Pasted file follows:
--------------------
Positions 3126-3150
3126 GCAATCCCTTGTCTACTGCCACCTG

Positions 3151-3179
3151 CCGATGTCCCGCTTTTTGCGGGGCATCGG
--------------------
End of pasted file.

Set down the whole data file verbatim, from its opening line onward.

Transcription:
Positions 3126-3150
3126 GCAATCCCTTGTCTACTGCCACCTG

Positions 3151-3179
3151 CCGATGTCCCGCTTTTTGCGGGGCATCGG